The three-piece, Cameron Spies of Spesus Christ, Lizzy Ellison (who also holds down the other half of Spesus Christ) and Randy Bemrose (Skeletron, Junkface, Jean-Eric) have been a band for only about one year, but it certainly sounds as if they’ve been playing together for a lifetime, or at least long enough to have developed a healthy regard for ’50s lounge, ’60s pop and bossa nova music (which never gets old no matter what era it’s from). The band has released this as a cassette tape, which is an apt format for this type of ethereal pop.
Of course, I’d love to have it on vinyl. The production of it reminds me of Julie London’s records from the 1950s, where the highs and lows meet in the middle and emotion was conveyed only through some strums of a guitar, some gentle reverb and London’s husky voice. Here, we have Ellison’s and Spies’ foggy crooning, backed up by slow acoustic pop melded with sparse electronic music. The Hands That Take You is a perfect blend of cool mood and dreamy possibilities — you’ll want to drift away once the music stops. —Vanessa Salvia
There’s this singer – Michael Buble ; he kind of sounds like Sinatra, or Tony Bennett. Basically, he sounds classic and he gets the ladies who lived through the era of pre-Beatles song interpreters all a-twitter. But you see, there’s another singer, Chicago’s Kurt Elling, whose style also recalls the days of the romantic pop-crooner. He’s got a silky baritone, is rakishly handsome and he looks sharp in a suit. But unlike Buble who sometimes takes the easy in easy-listening vocals a bit too far into Manilow territory, Elling has the range and musical chops to do what jazz reinterpretations ought to — challenge the listener with unconventional harmonies, add interesting syncopations to the melody and generally make the songs his own. Oh and did I mention, that silky baritone?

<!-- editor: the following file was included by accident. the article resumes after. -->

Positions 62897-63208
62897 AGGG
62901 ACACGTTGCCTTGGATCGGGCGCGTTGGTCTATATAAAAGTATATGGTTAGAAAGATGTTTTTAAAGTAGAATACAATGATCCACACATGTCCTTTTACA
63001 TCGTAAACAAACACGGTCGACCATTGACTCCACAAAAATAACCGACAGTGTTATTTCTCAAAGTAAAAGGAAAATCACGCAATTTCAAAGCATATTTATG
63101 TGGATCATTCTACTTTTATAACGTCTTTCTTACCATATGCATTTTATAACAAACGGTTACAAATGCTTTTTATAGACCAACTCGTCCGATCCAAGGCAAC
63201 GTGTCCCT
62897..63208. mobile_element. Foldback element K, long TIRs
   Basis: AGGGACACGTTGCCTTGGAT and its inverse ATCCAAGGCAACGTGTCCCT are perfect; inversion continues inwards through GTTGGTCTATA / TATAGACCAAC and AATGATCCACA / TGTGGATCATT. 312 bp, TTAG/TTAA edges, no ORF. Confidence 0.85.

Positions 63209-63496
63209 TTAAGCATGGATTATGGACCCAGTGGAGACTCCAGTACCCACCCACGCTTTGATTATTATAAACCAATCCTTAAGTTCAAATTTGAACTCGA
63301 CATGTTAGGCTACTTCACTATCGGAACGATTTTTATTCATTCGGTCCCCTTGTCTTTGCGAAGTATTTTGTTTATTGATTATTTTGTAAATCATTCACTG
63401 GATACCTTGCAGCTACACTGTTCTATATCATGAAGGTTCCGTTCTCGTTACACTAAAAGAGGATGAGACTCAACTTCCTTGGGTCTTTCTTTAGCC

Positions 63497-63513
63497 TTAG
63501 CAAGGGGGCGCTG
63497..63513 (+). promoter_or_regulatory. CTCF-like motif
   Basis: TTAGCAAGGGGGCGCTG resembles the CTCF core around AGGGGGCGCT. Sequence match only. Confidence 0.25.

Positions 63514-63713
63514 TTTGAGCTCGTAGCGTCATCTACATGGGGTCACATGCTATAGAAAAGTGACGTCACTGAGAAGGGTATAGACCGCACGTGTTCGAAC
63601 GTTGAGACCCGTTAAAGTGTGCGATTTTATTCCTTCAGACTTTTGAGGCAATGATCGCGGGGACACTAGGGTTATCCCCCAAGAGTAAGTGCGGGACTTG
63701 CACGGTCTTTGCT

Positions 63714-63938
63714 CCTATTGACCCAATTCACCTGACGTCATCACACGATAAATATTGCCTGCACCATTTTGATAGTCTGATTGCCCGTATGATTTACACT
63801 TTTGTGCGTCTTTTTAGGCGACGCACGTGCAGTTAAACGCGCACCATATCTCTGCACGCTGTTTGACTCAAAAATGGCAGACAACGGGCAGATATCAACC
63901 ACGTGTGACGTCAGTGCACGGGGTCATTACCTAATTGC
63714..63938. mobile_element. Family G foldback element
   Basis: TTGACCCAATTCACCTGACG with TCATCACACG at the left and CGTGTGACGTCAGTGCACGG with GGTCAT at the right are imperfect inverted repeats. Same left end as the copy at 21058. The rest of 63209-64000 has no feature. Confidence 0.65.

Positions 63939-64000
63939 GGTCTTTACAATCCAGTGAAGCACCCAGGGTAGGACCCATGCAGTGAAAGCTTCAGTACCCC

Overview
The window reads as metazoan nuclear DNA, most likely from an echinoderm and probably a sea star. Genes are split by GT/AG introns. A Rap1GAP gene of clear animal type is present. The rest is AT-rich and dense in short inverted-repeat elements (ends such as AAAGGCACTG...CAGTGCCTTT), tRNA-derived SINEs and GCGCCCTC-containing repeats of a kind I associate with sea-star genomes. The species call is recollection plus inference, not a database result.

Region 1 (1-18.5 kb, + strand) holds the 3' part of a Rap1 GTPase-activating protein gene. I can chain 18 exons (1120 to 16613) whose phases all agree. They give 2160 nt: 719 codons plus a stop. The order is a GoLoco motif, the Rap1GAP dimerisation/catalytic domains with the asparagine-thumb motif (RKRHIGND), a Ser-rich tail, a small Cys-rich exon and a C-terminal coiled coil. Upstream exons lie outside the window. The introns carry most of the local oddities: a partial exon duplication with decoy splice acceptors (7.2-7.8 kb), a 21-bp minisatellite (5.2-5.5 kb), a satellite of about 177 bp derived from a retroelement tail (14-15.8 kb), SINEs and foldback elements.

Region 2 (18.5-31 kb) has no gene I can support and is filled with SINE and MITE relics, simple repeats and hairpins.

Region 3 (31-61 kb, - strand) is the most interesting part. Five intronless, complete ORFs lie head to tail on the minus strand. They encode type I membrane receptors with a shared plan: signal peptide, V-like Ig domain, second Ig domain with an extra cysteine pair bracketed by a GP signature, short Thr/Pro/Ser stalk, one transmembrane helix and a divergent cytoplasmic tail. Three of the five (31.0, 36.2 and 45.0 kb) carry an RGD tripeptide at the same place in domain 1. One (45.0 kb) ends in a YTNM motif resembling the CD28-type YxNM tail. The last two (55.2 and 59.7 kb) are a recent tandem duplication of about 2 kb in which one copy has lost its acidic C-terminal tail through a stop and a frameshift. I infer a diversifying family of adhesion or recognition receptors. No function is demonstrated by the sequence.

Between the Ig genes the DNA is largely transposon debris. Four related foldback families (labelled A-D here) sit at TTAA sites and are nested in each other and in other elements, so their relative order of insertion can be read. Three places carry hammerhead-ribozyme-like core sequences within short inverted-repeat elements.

The Grammy winning singer’s 2011 release “The Gate” has a track list that might make the average jazz fan go “hmmm.” King Crimson? Joe Jackson? The Beatles? Earth Wind & Fire? But don’t worry jazz fan — Elling uses his four-octave range to melt and mold these songs to the point you’ll barely remember the originals. Produced by Don Was, who calls Elling the “greatest singer I ever heard in my life,” the record also features another contemporary jazz great John Patitucci. The Washington Post says of Elling: "Since the mid-1990s, no singer in jazz has been as daring, dynamic, or interesting as Kurt Elling,"
Kurt Elling plays his first show in Eugene at 7:30 pm on Wednesday, April 13 at the Shedd. Ticket prices vary. — William Kennedy